In an interview he recorded just prior to leaving Washington to begin his Hawaiian vacation, President Barack Obama predicted gridlock throughout the next two years. He plans to use his pen (of pen and phone fame) to veto legislation coming from the incoming Republican Congress.
During his six years in office, the president has only vetoed legislation twice, according to the Associated Press. But then again, there was little need to to do so previously.
The Democrats controlled both chambers during his first two years in office. Throughout the last four, he had Senate Majority Leader Harry Reid (D-Nev.) to run interference for him by blocking bills the president didn’t like.
The 114th Congress, beginning January 3rd, promises to be a whole new ballgame.
“I haven’t used the veto pen very often since I’ve been in office,” Obama said in an NPR interview airing Monday, according to the AP via CNS News. “Now, I suspect, there are going to be some times where I’ve got to pull that pen out.”
He added: “I’m going to defend gains that we’ve made in health care. I’m going to defend gains that we’ve made on environment and clean air and clean water.”
The AP reported:
Obama’s notice to the GOP came as he sought to set the tone for a year in which Congress and the president are on a near-certain collision course. Buoyed by decisive gains in last month’s midterm elections, Republicans are itching to use their newfound Senate majority to derail Obama’s plans on immigration, climate change and health care, to name a few.
To overturn Obama’s veto, Republicans would need the votes of two-thirds of the House and Senate. Their majorities in both chambers are not that large, so they would still need to persuade some Democrats to defy the president.
Incoming Senate Majority Leader Mitch McConnell (R-Ky.) predicts that not all bills will be vetoed.
“Bipartisan jobs bills will see the light of day and will make it to the President’s desk, and he’ll have to make decisions about ideology versus creating jobs for the middle class,” McConnell said in response to Obama’s comments. “There’s a lot we can get done together if the president puts his famous pen to use signing bills rather than vetoing legislation his liberal allies don’t like.”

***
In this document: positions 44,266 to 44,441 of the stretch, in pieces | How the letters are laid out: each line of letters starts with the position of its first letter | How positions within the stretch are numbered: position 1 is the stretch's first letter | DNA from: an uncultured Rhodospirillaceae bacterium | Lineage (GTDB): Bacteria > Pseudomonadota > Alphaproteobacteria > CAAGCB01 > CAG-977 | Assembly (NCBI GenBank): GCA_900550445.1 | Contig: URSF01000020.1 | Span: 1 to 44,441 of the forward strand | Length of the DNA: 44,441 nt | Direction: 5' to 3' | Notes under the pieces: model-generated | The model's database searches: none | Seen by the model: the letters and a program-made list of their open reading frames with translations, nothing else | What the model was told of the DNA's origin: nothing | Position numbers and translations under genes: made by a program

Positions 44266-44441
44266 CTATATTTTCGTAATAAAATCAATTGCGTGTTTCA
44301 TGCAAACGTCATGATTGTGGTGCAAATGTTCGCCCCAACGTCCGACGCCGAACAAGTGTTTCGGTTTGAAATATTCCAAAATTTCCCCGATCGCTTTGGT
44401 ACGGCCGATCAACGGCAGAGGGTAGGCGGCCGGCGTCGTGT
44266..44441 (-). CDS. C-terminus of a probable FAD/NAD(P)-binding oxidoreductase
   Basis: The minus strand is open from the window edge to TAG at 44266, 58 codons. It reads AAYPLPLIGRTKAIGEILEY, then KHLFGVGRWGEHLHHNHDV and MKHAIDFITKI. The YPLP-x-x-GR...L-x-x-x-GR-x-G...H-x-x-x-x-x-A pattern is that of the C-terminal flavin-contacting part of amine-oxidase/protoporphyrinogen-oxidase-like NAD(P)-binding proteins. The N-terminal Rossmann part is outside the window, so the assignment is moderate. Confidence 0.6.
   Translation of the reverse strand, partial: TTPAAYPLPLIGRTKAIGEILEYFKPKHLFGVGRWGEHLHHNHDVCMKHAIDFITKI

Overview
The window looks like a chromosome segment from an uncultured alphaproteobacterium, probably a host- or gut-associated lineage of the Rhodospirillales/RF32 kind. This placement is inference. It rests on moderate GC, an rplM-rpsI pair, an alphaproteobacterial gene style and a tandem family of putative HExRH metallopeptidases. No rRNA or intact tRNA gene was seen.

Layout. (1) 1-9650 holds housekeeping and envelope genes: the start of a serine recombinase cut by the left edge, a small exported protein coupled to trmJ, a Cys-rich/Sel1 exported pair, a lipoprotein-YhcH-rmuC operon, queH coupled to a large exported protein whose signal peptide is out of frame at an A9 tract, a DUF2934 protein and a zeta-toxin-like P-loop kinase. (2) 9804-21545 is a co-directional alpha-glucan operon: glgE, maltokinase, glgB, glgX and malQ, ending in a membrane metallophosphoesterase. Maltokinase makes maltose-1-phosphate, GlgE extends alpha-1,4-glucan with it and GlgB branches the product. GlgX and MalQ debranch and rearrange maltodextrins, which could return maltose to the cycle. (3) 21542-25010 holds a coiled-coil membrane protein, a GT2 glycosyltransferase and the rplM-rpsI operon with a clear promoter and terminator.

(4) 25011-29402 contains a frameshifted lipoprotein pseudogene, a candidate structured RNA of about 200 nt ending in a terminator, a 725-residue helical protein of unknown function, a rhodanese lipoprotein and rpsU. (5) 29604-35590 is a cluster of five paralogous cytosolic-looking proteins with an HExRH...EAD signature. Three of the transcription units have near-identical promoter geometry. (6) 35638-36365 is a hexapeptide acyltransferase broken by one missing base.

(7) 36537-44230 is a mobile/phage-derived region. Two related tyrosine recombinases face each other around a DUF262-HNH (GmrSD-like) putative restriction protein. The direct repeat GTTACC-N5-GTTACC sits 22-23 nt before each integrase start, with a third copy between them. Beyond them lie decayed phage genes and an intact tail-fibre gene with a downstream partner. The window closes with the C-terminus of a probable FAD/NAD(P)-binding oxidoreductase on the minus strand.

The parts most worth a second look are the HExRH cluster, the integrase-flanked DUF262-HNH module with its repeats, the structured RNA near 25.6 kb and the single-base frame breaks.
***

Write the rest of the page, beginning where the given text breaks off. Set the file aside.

But the president may even have issues with “bipartisan jobs bills” given the differing philosophies between Obama and the GOP as to what constitutes a jobs bill.
For example, Republicans may consider lowering the corporate tax rate as a jobs bill. Obama would rather see Congress extend unemployment compensation.
The AP reported:
Potential areas for cooperation include tax reform and global trade deals — both issues where Obama and Republicans see at least partially eye to eye. Conversely, the likeliest points of friction surround Environmental Protection Agency regulations, the Keystone XL pipeline and Obama’s unilateral steps on immigration, which let millions of people in the U.S. illegally avoid deportation and get work permits.
Obama also talked about his latest shellacking that was the 2014 midterm elections.
“I think we had a great record for members of Congress to run on and I don’t think we — myself and the Democratic Party — made as good of a case as we should have,” Obama said. “And you know, as a consequence, we had really low voter turnout, and the results were bad.”